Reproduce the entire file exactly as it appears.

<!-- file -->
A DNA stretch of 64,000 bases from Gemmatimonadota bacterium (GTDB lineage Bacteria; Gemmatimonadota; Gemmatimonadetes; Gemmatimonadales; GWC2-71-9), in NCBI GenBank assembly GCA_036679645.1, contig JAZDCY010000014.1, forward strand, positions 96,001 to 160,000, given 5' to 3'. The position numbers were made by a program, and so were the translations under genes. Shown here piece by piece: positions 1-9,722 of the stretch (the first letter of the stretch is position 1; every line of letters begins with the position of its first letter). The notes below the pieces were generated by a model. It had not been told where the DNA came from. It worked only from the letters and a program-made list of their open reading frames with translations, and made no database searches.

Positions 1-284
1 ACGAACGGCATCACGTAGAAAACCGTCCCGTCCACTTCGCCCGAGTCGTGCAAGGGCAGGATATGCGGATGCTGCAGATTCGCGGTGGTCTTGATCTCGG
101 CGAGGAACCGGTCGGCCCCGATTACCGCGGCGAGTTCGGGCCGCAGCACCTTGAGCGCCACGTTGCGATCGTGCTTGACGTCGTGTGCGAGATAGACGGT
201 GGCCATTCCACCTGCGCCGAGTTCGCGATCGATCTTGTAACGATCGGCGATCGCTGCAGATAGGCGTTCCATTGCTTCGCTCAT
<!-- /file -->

A DNA stretch of 64,000 bases from Gemmatimonadota bacterium (GTDB lineage Bacteria; Gemmatimonadota; Gemmatimonadetes; Gemmatimonadales; GWC2-71-9), in NCBI GenBank assembly GCA_036679645.1, contig JAZDCY010000014.1, forward strand, positions 96,001 to 160,000, given 5' to 3'. The position numbers were made by a program, and so were the translations under genes. Shown here piece by piece: positions 1-9,722 of the stretch (the first letter of the stretch is position 1; every line of letters begins with the position of its first letter). The notes below the pieces were generated by a model. It had not been told where the DNA came from. It worked only from the letters and a program-made list of their open reading frames with translations, and made no database searches.

Positions 1-284
1 ACGAACGGCATCACGTAGAAAACCGTCCCGTCCACTTCGCCCGAGTCGTGCAAGGGCAGGATATGCGGATGCTGCAGATTCGCGGTGGTCTTGATCTCGG
101 CGAGGAACCGGTCGGCCCCGATTACCGCGGCGAGTTCGGGCCGCAGCACCTTGAGCGCCACGTTGCGATCGTGCTTGACGTCGTGTGCGAGATAGACGGT
201 GGCCATTCCACCTGCGCCGAGTTCGCGATCGATCTTGTAACGATCGGCGATCGCTGCAGATAGGCGTTCCATTGCTTCGCTCAT